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And They Said It Wouldn't Last: Richard Clark's Orchestra Turns 30

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PUBLISHED ON Nov 08 2017

Butler Professor of Music Richard Auldon Clark started his group, the Manhattan Chamber Orchestra, in 1987. By 1989, the orchestra was performing at Carnegie Hall, and by 1990, it was being reviewed—favorably—in The New York Times.

“Many big names in the profession told me the group won’t last,” Clark recalled. “‘You’re doing great work, it’s a nice way for you to get started. But the group won’t survive.’ Well, they’re wrong. Tons and tons of recordings later and live radio broadcasts and Carnegie Hall shows and performances and international attention, we’re still here.”

Not only is the group still here, but it’s getting ready for a 30th anniversary concert at Symphony Space in New York City on November 21. The concert will feature music by Clark, Howard Cass, Seymour Barab, Eric Ewazen, and Alan Hovhaness.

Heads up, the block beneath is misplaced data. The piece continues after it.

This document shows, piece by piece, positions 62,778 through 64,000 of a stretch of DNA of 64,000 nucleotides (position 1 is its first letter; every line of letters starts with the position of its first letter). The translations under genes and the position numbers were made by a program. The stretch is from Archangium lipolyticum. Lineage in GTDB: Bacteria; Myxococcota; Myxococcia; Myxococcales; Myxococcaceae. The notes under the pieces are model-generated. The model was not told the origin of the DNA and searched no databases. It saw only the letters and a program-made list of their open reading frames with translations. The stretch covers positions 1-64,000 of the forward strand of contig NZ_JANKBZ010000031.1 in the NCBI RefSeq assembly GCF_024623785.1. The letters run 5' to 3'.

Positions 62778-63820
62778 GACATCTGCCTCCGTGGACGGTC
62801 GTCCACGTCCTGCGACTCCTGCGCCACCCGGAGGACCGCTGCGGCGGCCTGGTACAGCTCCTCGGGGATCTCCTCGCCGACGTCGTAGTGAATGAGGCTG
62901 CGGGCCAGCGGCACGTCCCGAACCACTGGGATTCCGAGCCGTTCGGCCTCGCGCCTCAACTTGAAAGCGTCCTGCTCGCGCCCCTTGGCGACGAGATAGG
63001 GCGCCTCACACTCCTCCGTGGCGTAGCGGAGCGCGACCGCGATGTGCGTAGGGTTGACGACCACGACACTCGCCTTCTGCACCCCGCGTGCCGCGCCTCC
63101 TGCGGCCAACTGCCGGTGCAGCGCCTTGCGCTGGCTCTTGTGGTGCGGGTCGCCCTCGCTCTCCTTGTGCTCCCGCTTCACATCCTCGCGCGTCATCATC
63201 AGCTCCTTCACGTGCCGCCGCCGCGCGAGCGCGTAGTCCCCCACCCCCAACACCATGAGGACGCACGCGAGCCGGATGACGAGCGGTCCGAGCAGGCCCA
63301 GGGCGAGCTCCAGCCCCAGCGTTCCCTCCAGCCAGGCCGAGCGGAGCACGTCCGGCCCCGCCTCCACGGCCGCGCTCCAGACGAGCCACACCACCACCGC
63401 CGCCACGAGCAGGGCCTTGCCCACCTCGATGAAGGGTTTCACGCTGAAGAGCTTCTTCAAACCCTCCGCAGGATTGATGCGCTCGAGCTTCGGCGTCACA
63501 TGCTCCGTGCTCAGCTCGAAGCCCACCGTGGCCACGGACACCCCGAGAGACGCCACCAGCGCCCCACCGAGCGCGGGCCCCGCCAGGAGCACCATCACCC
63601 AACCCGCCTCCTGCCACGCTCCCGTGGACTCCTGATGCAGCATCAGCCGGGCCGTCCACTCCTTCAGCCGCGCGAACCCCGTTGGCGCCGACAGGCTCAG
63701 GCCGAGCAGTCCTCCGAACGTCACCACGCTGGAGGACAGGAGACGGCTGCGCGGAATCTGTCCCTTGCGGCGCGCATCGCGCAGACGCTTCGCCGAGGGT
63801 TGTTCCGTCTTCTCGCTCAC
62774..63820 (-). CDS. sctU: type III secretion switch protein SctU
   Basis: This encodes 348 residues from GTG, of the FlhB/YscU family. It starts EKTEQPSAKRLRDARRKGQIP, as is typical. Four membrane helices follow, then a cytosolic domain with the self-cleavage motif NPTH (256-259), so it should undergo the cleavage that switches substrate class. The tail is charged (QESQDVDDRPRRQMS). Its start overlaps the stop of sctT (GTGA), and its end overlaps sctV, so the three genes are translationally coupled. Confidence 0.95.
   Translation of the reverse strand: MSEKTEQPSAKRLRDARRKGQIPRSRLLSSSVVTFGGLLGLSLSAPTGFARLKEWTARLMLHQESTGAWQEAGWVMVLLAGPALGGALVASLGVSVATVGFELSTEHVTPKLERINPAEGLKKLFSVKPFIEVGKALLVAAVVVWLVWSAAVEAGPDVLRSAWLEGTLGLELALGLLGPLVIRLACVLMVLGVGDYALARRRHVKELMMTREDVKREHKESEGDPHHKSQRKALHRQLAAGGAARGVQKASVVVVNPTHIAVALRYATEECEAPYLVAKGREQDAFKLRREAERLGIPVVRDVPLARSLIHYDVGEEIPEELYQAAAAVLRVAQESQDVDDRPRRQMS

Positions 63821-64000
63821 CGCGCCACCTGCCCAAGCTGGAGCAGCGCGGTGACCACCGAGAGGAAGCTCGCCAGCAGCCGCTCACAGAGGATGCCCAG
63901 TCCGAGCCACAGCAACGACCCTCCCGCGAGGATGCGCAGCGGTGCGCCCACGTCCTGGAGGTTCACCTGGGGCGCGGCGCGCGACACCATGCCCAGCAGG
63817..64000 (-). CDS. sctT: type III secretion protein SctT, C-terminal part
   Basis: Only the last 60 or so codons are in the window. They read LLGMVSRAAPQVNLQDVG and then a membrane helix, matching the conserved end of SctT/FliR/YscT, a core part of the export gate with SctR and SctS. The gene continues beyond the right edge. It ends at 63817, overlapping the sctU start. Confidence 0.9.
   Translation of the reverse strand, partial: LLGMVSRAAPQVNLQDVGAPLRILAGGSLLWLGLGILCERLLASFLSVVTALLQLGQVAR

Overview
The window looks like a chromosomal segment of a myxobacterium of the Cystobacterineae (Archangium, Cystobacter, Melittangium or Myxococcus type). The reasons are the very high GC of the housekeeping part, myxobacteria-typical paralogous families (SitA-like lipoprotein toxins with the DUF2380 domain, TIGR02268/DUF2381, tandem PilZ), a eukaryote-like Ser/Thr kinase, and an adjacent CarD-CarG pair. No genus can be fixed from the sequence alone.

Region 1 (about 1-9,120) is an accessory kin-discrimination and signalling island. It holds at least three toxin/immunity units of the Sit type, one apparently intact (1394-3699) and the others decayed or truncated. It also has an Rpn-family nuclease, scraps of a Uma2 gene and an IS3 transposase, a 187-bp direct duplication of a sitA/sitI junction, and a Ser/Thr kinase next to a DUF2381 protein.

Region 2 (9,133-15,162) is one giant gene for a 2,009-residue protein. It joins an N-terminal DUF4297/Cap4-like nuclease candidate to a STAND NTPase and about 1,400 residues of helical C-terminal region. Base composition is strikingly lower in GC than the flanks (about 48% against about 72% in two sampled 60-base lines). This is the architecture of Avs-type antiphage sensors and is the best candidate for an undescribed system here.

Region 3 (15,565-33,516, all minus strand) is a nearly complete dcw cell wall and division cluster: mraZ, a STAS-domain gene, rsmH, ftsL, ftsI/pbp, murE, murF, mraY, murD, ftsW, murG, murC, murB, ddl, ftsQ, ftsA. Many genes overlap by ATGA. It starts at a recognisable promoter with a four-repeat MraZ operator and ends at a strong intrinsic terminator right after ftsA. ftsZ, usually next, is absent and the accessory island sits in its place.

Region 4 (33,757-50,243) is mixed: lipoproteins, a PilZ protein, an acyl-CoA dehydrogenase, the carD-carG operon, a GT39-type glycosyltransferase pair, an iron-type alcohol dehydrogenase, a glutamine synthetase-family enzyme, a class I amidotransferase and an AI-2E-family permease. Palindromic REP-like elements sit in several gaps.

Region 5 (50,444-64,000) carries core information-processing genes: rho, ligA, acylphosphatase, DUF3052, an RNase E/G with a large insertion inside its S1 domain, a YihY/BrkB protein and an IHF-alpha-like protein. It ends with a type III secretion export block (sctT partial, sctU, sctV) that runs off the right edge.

“I play with the group, sometimes I’m conducting, sometimes they’re playing my music,” he said. “Most composers whose work we perform are living and friends of the group. It’s become a real clique in New York, a modern music clique.”

Over the years, the size of the group has changed—it started as 70 musicians, and now it’s 16—and a number its members have graduated to great organizations such as the Metropolitan Opera Orchestra, New York Philharmonic, and the Chicago Symphony.

But the Manhattan Chamber remains Clark’s baby. So at least once a month, he drives from Indianapolis to New York for rehearsals and performances.

“It’s a really good group of players who are really dedicated,” said Clark, who started teaching at Butler in 2003 and serves as conductor of the Butler Symphony Orchestra. “And I’m the chief cook and bottle washer. There’s a thrill to having your own group of musicians that you work with, people who you really know and really trust.”

But as much as he loves being in New York and playing with his orchestra, Clark said he also appreciates returning to Indianapolis, where the garage on his house is bigger than the Manhattan apartment he used to rent.

Richard Auldon ClarkFor one thing, he can devote more time to composing while he’s at Butler.

“It’s a focused, wonderful environment to create,” he said. “In New York, I was always running around like a madman playing every gig, every show, every concert, teaching in between. Freelance life in New York is a wonderful thing to do when you’re young, but it grows weary.”

Last year, thanks to a sabbatical and financial support from Butler, Clark was able to finish the opera he wrote with Kurt Vonnegut, based on the author’s play Happy Birthday, Wanda June, and see its world premiere performed by Indianapolis Opera.